Yolo County's original bookmobile c. 1950s (courtesy: yolo county library foundation).
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The Dirt

Yolo County Library’s new Bookmobile debuts this summer

By: Hanna Nakano

A brand new bookmobile will hit the roads this summer, bringing books to the most rural parts of Yolo County. The parts that don’t have libraries.

The focus is on areas that aren’t served by physical branches, like Dunnigan, Zamora, Capay Valley, the Bryte and Broderick areas of West Sacramento, and the Davis and Madison Migrant Centers, according to the Yolo County Library Foundation.

The bookmobile will provide access to library-owned books, and orchestrate book giveaways to get more books in more hands. YCLF’s book giveaways focus on the most vulnerable members of our community—children and the elderly— and include bilingual board books and early-reader picture books for children at migrant camps.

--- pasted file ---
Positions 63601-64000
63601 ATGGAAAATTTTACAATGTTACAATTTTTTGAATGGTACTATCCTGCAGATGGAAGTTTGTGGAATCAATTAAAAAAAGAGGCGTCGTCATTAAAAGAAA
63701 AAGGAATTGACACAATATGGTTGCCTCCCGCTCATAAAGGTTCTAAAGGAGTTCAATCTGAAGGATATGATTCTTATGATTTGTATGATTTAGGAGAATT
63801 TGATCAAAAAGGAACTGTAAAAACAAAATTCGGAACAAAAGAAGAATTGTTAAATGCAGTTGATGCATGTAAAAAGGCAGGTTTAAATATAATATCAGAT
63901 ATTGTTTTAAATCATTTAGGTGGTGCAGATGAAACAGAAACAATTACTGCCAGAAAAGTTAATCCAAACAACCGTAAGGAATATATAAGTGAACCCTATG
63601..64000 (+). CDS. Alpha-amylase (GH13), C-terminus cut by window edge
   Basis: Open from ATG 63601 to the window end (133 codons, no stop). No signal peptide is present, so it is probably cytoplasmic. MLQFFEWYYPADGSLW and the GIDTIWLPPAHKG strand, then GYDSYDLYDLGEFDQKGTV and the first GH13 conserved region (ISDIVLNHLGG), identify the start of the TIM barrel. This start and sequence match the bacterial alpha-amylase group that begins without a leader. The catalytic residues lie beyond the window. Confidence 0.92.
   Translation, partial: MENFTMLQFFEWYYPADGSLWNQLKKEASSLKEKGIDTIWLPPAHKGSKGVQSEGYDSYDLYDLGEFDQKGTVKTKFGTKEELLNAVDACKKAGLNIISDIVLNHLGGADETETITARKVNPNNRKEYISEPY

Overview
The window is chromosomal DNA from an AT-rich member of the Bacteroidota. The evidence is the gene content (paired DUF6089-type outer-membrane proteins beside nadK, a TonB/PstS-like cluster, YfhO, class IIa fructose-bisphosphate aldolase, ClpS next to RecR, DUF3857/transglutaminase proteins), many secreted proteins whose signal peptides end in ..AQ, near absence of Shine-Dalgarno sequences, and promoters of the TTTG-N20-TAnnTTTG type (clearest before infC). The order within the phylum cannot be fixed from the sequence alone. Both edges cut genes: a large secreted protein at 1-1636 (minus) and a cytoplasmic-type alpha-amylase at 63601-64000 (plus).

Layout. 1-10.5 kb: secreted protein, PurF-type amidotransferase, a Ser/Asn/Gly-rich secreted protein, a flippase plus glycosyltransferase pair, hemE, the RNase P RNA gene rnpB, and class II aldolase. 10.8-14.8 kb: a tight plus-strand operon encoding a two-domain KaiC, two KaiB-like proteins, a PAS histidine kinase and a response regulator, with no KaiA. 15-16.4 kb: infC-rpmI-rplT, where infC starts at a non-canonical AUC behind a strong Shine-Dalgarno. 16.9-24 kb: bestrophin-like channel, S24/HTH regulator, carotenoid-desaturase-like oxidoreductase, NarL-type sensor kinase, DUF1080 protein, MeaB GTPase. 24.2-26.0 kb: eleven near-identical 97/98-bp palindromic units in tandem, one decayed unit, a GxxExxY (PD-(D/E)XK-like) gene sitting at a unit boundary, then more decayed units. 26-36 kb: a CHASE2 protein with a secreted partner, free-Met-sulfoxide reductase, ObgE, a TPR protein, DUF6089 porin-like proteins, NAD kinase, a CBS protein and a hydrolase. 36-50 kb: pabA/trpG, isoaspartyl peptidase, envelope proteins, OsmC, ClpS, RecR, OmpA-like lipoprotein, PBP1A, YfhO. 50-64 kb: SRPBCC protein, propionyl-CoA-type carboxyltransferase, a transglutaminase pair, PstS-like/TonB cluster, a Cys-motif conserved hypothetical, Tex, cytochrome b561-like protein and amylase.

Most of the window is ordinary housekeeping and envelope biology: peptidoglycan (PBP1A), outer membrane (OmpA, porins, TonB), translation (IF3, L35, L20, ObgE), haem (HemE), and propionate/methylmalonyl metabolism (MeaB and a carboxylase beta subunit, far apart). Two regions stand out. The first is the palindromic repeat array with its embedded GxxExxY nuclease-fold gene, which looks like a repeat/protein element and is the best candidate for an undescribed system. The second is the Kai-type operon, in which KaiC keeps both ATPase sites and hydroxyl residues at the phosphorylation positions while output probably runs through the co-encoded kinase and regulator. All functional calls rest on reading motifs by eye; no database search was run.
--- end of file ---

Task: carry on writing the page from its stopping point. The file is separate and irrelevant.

“The Bookmobile is an amazing opportunity to advance literacy and improve access to essential resources in our county,” Library Foundation Board Chair Ben Cadranel said. “YCLF is excited to work with the Yolo County Library to advance their efforts by purchasing giveaway books to build family libraries in our rural Yolo County communities.”

Bookmobiles are more than just books on wheels—they serve as a lifeline of mobile library services, acting as community hubs, and providing educational programs, storytimes, and literacy events.

Though Yolo County hasn’t had a bookmobile in operation since 1999 when the last one was retired for mechanical problems, the history is rich.

The first Yolo County bookmobile was introduced in 1958 and carried 1,500 books across 270 miles each week—with no air conditioning, heat, or lights. YCLF purchased a new bookmobile in 1975.

In 2016, the organization debuted a Book Bike in Davis, but it is not currently in use.

Yolo County Library Foundation—a volunteer-led, 501c3 organization—was created to support all Yolo County Libraries, and has been a long time donor of giveaway books through summer reading and literacy programs, like Dolly Parton’s Imagination Library.

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